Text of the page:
Can my landlord cash my deposit check before I sign my lease?

UPDATED: May 31, 2011

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Can my landlord cash my deposit check before I sign my lease?

My boyfriend and I applied for an apartment a few weeks back, and the woman we were dealing with told us that she would mail us the paperwork we need to sign. She then told us that she would cash the check once we mailed back the paperwork. She went ahead and cashed it anyways before mailing us anything.

Asked on May 31, 2011 under Real Estate Law, Minnesota


SJZ, Member, New York Bar / FreeAdvice Contributing Attorney

Answered 11 years ago | Contributor

As a general matter, it depends on what kind of a deposit it was. If it was a security deposit for the apartment, or first or last month's rent, then no; until the lease is signed, you have no rights to or obligations regarding the premises, and hence you would not be prepaying rent or placing a security deposit. On the other hand, if it was a deposit connected with applying for the apartment--for example, a deposit that the landlord should hold the apartment for you--then yes, in that case, the landlord could cash it in advance of signing the lease, since the deposit was to keep the apartment available.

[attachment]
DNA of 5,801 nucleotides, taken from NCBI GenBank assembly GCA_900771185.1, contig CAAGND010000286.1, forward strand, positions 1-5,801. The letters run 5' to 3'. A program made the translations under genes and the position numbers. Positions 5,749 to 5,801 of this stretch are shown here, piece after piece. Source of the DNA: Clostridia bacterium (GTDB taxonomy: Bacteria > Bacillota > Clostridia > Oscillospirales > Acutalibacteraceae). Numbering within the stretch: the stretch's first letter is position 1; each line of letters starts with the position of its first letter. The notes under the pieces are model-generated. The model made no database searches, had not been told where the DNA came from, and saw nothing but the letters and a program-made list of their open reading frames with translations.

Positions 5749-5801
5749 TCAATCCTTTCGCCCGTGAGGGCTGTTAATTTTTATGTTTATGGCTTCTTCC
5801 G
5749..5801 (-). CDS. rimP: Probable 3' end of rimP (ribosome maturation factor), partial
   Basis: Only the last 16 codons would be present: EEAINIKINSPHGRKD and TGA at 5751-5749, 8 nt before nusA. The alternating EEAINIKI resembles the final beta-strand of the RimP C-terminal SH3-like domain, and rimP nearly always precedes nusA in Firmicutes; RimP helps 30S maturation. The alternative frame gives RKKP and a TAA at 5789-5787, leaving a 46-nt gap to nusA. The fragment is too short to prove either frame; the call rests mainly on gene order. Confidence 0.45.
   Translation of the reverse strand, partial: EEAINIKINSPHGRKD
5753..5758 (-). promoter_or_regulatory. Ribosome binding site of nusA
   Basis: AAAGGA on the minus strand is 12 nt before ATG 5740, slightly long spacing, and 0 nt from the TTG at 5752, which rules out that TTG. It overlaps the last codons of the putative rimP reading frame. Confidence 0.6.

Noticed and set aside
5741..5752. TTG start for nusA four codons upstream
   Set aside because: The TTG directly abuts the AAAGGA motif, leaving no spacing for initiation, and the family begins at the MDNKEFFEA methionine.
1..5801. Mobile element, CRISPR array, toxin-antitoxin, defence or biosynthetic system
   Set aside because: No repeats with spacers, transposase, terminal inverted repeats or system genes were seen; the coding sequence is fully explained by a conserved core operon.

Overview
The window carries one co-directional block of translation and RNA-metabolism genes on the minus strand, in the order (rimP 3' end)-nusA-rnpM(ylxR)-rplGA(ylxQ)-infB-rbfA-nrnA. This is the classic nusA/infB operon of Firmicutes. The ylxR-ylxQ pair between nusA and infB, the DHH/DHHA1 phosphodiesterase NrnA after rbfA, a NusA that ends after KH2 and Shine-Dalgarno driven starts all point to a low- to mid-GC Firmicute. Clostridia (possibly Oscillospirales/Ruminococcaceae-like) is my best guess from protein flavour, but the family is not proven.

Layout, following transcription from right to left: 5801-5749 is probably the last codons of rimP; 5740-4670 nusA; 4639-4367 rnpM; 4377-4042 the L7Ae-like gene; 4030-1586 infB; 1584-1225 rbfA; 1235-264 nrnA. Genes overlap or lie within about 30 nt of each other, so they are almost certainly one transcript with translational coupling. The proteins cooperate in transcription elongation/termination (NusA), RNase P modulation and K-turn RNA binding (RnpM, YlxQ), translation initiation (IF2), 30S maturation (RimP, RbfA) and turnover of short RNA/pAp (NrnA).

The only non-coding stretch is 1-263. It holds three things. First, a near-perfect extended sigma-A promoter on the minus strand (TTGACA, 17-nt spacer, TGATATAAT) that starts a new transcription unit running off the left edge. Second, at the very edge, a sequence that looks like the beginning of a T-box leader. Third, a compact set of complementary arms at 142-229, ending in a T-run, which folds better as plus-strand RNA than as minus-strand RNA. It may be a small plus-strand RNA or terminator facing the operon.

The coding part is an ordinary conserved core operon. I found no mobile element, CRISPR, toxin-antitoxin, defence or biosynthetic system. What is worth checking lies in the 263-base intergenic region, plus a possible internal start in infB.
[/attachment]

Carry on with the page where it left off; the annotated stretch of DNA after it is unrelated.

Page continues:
IMPORTANT NOTICE: The Answer(s) provided above are for general information only. The attorney providing the answer was not serving as the attorney for the person submitting the question or in any attorney-client relationship with such person. Laws may vary from state to state, and sometimes change. Tiny variations in the facts, or a fact not set forth in a question, often can change a legal outcome or an attorney's conclusion. Although has verified the attorney was admitted to practice law in at least one jurisdiction, he or she may not be authorized to practice law in the jurisdiction referred to in the question, nor is he or she necessarily experienced in the area of the law involved. Unlike the information in the Answer(s) above, upon which you should NOT rely, for personal advice you can rely upon we suggest you retain an attorney to represent you.

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